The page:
Do You Really Know Who You Are?
Over the past year, I’ve had the opportunity to see several savvy, well-connected speakers talk about a the all-too-often referred to ‘elevator pitch’. Each person left me with a different set of ideas and expectations about the succinctly-orchestrated introduction that we use at least a few times every week.
To say that business is about ‘relationships’ is not an earth shattering, one-of-a-kind insight. We all know by now that in order to build a business from the ground up, we need to be careful to develop meaningful relationships at every level. I like to call this ‘bottoms up’; no matter the persons ‘status’, leaving everyone we meet with a favorable impression is key in building a successful business – in any field.
So how do you answer the all-to-often asked question “What do you do?” We all know that what we ‘do’ in business does not wholly define us. But the question is used to begin a conversation, to give the other person a chance to say something about themselves that helps the listener gain perspective.
Some of us, including me, cringe at the question because it’s so – well – DONE. Yet we often find ourselves asking it of others in spite of ourselves.
So imagine yourself in an elevator with another person whom you’ve never met. They are dressed casually, are attractive, and seem deep in thought. Do you bother to interrupt their reflection? If so, what is your purpose?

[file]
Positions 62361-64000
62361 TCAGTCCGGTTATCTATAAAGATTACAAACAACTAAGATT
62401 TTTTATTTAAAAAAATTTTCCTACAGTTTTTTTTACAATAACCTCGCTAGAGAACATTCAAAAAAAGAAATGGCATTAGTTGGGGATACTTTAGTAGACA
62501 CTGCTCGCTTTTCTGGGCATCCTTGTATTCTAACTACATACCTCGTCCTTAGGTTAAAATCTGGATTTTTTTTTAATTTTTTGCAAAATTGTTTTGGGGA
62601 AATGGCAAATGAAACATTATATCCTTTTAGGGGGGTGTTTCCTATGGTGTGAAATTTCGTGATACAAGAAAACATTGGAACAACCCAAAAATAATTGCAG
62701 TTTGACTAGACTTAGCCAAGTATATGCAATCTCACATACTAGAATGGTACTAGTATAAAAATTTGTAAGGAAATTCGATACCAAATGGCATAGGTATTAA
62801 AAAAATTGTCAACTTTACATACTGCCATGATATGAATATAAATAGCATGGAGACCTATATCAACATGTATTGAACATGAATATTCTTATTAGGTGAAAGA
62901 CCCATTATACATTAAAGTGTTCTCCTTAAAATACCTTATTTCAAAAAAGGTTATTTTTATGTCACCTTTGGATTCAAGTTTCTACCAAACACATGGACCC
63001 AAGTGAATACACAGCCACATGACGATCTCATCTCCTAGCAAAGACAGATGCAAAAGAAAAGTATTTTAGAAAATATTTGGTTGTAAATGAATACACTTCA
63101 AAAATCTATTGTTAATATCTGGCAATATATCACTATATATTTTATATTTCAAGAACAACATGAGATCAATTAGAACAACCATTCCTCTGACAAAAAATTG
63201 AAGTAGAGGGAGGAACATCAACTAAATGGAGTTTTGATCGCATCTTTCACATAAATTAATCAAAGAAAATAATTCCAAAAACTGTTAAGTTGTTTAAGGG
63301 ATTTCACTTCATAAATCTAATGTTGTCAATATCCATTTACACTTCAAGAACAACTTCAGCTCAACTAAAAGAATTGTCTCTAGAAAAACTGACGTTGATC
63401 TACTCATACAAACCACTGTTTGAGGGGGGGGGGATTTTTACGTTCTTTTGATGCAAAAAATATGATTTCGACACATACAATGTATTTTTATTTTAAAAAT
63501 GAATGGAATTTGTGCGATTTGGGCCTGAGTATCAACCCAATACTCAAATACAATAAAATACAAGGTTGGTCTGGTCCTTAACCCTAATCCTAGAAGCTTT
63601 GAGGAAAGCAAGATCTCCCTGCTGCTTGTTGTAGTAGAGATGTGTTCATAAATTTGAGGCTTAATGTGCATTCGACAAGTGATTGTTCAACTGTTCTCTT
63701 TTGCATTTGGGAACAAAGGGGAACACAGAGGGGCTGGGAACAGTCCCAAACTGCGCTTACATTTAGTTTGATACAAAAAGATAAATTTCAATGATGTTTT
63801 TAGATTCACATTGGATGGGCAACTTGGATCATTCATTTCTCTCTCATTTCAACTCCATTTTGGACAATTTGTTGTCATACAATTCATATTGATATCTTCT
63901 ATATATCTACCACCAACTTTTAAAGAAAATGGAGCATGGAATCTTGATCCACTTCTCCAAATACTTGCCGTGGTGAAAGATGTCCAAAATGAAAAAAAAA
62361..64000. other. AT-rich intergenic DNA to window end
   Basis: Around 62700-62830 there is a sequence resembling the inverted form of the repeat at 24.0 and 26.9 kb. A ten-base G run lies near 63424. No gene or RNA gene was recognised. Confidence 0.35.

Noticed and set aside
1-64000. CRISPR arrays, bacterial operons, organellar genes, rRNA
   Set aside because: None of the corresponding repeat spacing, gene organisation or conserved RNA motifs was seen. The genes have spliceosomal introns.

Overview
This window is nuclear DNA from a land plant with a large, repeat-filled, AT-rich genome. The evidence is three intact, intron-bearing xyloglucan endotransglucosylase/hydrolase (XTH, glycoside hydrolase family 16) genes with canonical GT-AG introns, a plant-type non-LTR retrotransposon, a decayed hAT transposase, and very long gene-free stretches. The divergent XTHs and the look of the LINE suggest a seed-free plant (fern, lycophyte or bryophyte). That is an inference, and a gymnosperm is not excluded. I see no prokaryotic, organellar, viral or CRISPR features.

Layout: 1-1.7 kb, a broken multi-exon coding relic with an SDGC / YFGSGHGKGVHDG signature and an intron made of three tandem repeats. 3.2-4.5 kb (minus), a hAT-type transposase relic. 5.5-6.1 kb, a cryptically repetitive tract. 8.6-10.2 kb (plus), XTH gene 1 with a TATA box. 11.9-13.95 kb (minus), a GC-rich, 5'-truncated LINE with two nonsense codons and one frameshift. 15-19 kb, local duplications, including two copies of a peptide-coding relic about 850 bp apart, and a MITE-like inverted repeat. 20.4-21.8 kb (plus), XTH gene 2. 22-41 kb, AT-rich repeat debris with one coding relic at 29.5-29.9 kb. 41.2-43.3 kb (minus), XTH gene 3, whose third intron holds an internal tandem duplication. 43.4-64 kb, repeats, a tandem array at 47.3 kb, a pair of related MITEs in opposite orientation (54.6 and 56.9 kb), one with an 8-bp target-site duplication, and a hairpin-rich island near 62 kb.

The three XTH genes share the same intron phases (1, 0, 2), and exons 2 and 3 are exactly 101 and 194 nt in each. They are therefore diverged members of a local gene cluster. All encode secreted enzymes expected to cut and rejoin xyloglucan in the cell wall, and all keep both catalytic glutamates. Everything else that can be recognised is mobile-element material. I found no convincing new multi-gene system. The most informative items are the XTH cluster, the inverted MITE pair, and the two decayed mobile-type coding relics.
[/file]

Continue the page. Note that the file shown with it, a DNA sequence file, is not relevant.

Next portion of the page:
Greta Muller of C3 in New York City makes a valuable point in her 7-part blog about ‘elevator pitches’. “Make it your intention to start a conversation, build on a relationship, earn trust, show personality.” Remember, elevator rides are quick – so needs to be your introduction. Say something about yourself that’s interesting, funny, or unusual so that the conversation doesn’t fall flat.
Steve Harper of Ripple Central drives home the importance of relationship maintenance, and completely dismisses the idea of ‘elevator pitching’. Harper believes that allowing people a glimpse into your personal life is the way to begin a business relationship; not the opposite.
Patti DeNucci of Austin wrote an entire book on how to be intentional when meeting new people. She points out that setting out to ‘network’ without a real meaning or plan behind your purpose is a waste of valuable time and connections. Hence, an ‘elevator pitch’ is a good thing to have in your arsenal.
And finally, Carla Thompson of Sharp Skirts, a female-centric organization that helps empower women in business,reminds us to be interesting, even surprising, when meeting prospective clients.
Don’t Be Shy
I know a lot of this seems obvious on its face. There’s nothing new or unusual about the idea of presenting yourself clearly when meeting someone new. However, it’s genuinely something that takes time, thought and practice on our parts, before we make the final dive. Practice in the mirror, or with your best friend or your cat. Do you have a trick to form the best introduction in 30 seconds or less that you’d be willing to share with our readers? We’d love to hear about it, and about you!